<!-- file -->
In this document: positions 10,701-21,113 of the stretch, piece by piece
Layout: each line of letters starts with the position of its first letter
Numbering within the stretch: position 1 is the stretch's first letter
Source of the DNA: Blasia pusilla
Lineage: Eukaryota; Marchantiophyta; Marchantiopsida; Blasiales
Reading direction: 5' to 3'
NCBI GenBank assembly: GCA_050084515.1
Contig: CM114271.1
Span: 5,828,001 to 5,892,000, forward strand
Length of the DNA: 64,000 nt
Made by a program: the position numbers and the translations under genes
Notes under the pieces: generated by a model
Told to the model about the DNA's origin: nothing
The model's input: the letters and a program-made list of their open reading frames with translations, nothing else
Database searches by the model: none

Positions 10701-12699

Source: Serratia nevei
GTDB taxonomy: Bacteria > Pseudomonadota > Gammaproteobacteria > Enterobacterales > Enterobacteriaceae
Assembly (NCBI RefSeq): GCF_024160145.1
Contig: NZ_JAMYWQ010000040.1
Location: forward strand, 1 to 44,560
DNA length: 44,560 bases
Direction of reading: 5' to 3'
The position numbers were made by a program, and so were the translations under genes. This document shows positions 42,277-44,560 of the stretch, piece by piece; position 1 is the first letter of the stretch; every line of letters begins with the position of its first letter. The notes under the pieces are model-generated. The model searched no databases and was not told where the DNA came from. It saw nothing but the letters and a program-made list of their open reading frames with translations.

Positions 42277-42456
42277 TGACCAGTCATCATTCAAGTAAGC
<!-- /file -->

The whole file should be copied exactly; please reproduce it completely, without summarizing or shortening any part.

In this document: positions 10,701-21,113 of the stretch, piece by piece
Layout: each line of letters starts with the position of its first letter
Numbering within the stretch: position 1 is the stretch's first letter
Source of the DNA: Blasia pusilla
Lineage: Eukaryota; Marchantiophyta; Marchantiopsida; Blasiales
Reading direction: 5' to 3'
NCBI GenBank assembly: GCA_050084515.1
Contig: CM114271.1
Span: 5,828,001 to 5,892,000, forward strand
Length of the DNA: 64,000 nt
Made by a program: the position numbers and the translations under genes
Notes under the pieces: generated by a model
Told to the model about the DNA's origin: nothing
The model's input: the letters and a program-made list of their open reading frames with translations, nothing else
Database searches by the model: none

Positions 10701-12699

Source: Serratia nevei
GTDB taxonomy: Bacteria > Pseudomonadota > Gammaproteobacteria > Enterobacterales > Enterobacteriaceae
Assembly (NCBI RefSeq): GCF_024160145.1
Contig: NZ_JAMYWQ010000040.1
Location: forward strand, 1 to 44,560
DNA length: 44,560 bases
Direction of reading: 5' to 3'
The position numbers were made by a program, and so were the translations under genes. This document shows positions 42,277-44,560 of the stretch, piece by piece; position 1 is the first letter of the stretch; every line of letters begins with the position of its first letter. The notes under the pieces are model-generated. The model searched no databases and was not told where the DNA came from. It saw nothing but the letters and a program-made list of their open reading frames with translations.

Positions 42277-42456
42277 TGACCAGTCATCATTCAAGTAAGC